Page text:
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Gayle L. Smith
Group Operations Officer

387th Bomb Group
Reunion 2000

I sought advice from several individuals on the type of presentation that I should give.  They ranged from a Senator John McCain patriotic speech to a "feel good", to a President Harry S. Truman type - "Tell them like it is".   I think, in today's political and socially correct society, I better steer clear of President Truman's method of calling an S.O.B. an S.O.B. or his "give them hell" method or the trial lawyers might hit me with a class action suit.

Recent attention to our generation by Tom Brokaw and others has bestowed upon us the label of "the Greatest Generation".  It isn't something that we sought, and it, like our participation in WWII, isn't any more than recognition of what we were proud to accomplish.  We served a good cause - to regain freedom for many at great sacrifice in lives and injuries.  We retained this right for our fellow citizens only to have freedom used as justification for activist disruptive behavior - i.e. the flag controversy; the disruptive behavior at the Seattle World Trade talks, the disruptive behavior at both political conventions. I don't think this is quite the way we felt that freedom would be interpreted.

Our generation grew up facing adversity.  We didn't dwell on the fact that we had little.  This attitude helped us build character and compassion for those that were worse off than we; this attitude created camaraderie with each other and it overcame adversity.  We were proud simply to be just plain American.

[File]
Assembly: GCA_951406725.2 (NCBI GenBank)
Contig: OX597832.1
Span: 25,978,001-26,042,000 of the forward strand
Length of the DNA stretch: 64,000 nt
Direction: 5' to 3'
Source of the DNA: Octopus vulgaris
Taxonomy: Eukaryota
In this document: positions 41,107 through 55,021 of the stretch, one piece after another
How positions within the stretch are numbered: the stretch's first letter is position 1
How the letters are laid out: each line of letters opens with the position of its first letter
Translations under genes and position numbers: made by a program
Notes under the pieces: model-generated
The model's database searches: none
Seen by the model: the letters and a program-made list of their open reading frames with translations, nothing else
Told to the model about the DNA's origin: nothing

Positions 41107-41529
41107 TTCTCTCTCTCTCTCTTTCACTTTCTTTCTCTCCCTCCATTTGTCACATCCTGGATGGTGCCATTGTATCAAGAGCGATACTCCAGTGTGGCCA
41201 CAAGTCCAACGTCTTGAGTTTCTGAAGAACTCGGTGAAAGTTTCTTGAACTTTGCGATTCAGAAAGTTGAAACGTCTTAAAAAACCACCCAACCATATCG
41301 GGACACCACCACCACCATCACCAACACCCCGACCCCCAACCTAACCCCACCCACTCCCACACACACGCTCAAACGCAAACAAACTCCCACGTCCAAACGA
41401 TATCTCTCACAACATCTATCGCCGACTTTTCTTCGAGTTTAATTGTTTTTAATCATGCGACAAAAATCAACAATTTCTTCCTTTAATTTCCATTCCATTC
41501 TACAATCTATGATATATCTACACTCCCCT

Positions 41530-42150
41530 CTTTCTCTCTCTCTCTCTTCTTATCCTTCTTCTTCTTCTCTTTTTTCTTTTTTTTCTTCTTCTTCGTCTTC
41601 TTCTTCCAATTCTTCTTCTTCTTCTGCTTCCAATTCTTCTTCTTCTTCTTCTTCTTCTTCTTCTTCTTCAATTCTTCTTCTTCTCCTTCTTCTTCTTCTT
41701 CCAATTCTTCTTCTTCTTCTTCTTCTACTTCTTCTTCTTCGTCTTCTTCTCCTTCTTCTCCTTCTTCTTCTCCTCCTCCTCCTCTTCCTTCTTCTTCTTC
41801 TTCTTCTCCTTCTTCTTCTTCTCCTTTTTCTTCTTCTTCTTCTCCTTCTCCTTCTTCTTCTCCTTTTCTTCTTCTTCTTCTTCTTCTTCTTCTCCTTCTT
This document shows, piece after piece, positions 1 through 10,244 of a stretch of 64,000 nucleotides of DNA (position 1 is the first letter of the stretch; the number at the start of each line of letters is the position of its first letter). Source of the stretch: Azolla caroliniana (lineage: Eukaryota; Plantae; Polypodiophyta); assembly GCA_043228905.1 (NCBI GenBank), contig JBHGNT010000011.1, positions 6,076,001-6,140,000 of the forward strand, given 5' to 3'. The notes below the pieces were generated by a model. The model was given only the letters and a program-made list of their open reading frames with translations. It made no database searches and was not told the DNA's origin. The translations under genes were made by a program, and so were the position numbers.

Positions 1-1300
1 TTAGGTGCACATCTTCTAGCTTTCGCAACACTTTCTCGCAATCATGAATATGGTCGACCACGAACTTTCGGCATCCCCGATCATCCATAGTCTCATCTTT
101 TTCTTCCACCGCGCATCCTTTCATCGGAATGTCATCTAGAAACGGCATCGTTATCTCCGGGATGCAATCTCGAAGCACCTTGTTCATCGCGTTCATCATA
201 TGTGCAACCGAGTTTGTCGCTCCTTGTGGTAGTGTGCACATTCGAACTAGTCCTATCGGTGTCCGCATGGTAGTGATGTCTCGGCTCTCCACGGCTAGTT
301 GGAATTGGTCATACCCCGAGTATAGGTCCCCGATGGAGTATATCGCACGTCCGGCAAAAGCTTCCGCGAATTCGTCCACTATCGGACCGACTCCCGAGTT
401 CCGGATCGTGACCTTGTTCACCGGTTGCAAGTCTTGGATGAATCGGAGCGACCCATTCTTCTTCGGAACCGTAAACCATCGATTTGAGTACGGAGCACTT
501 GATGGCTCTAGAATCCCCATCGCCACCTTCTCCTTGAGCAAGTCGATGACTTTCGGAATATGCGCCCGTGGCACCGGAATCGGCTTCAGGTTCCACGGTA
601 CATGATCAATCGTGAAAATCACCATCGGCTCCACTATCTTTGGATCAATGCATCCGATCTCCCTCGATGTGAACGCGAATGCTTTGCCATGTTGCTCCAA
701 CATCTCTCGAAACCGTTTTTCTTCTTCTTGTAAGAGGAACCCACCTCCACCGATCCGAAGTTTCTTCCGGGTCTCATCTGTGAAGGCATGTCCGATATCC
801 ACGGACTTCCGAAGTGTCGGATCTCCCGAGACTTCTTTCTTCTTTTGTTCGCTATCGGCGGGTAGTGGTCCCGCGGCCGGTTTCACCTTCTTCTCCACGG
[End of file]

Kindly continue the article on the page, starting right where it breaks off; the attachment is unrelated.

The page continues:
Now I'll talk about our contribution in making the 387th Bomb Group a proud contributor to the World War II victory.  Those of us serving in the 387th know what we did, so I will be covering some things that you accomplished and never really talked about to your wife, significant other, children, grand children, and yes, even to your great, great grandchildren.  I hope that I will even reflect on some events unknown or long forgotten.  To those of us who were in the 387th from its forming, we will reminisce.   To others we will hear a bit of history.

The B-26 almost never made it. Design began in 1939, well in advance of the attack on Pearl Harbor (Dec. 7, 1941).  The initial order for 201 aircraft at $78,000 each resulted in the first aircraft rolling off the line on November 25, 1940 and the first four aircraft being accepted by the Army on February 22, 1941.

The B-26 was a marked change from past bombers.  The takeoff and landing speeds were more than twice the speeds of anything flown by pilots out of pilot training.   Likewise, maintenance requirements exceeded those in Army Technical School.

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